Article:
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dc.contributor.advisorHill, C. K.
dc.creatorPillay, Paranjothi.
dc.date.accessioned2013-10-21T11:07:23Z
dc.date.available2013-10-21T11:07:23Z
dc.date.created1989
dc.date.issued2013-10-21
dc.identifier.urihttp://hdl.handle.net/10413/9795
dc.descriptionThesis (M.Sc.)-University of Durban-Westville, 1989.en
dc.description.abstractThe objective of this dissertation is to expand on the proofs and concepts of Degree Theory, dealt with in chapters 1 and 2 of Deimling [28], to make it more readable and accessible to anyone who is interested in the field. Chapter 1 is an introduction and contains the basic requirements for the subsequent chapters. The remaining chapters aim at defining a ll-valued map D (the degree) on the set M = {(F, Ω, y) / Ω C X open, F : Ὠ → X, y ɇ F(∂Ω)} (each time, the elements of M satisfying extra conditions) that satisfies : (D1) D(I, Ω, y) = 1 if y Є Ω. (D2) D(F, Ω, y) = D(F, Ω1 , y) + D(F, Ω2, y) if Ω1 and Ω2 are disjoint open subsets of Ω o such that y ɇ F(Ὠ \ Ω1 U Ω2 ). (D3) D(I - H(t, .), Ω, y(t)) is independent of t if H : J x Ὠ →X and y : J → X. An important property that follows from these three properties is (D4) F-1(y) ≠ Ø if D(F, Ω, y) ≠ 0. This property ensures that equations of the form Fx = y have solutions if D(F, Ω, y) ≠ 0. Another property that features in these chapters is the Borsuk property which gives us conditions under which the degree is odd and hence nonzero.en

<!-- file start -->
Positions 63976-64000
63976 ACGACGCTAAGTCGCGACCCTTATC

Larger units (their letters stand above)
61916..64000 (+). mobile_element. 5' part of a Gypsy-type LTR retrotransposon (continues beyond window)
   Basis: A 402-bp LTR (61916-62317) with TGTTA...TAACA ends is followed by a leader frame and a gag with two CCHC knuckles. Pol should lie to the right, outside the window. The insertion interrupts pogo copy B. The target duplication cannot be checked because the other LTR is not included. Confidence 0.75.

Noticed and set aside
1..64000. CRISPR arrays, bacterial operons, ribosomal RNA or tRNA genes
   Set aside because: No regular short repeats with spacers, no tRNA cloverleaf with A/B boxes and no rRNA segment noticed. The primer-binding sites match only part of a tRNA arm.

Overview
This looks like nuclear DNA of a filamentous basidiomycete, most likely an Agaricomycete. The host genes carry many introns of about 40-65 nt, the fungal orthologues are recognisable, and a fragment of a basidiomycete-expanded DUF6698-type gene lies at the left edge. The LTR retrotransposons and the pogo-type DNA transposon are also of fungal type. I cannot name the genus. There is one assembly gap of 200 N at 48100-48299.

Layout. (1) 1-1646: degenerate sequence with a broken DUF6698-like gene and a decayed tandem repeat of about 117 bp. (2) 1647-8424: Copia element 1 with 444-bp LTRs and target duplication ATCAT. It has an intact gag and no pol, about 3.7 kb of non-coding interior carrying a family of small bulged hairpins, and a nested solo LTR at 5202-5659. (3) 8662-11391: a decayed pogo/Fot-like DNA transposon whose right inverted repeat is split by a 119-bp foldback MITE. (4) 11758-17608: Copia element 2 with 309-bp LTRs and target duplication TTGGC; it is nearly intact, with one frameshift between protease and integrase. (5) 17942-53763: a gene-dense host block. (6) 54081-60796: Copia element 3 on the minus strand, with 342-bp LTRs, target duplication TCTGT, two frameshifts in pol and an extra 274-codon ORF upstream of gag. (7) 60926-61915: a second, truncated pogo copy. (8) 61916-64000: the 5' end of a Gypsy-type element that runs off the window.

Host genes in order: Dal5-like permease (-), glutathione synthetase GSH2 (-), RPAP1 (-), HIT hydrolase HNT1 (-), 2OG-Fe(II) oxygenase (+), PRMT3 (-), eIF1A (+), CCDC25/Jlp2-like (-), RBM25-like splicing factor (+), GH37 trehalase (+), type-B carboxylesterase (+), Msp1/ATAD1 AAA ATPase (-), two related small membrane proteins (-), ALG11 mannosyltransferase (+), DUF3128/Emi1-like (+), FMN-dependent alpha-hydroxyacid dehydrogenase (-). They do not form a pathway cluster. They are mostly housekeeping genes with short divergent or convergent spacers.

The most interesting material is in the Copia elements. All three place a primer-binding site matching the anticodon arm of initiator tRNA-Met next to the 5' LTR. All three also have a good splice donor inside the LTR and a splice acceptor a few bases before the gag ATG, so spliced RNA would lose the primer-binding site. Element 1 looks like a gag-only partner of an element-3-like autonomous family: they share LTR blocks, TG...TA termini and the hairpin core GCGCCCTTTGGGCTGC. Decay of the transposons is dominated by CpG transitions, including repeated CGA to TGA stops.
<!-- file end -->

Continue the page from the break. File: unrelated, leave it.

dc.language.isoen_ZAen
dc.subjectNonlinear functional analysis.en
dc.subjectTheses--Mathematics.en
dc.titleDegree theory in nonlinear functional analysis.en
dc.typeThesisen


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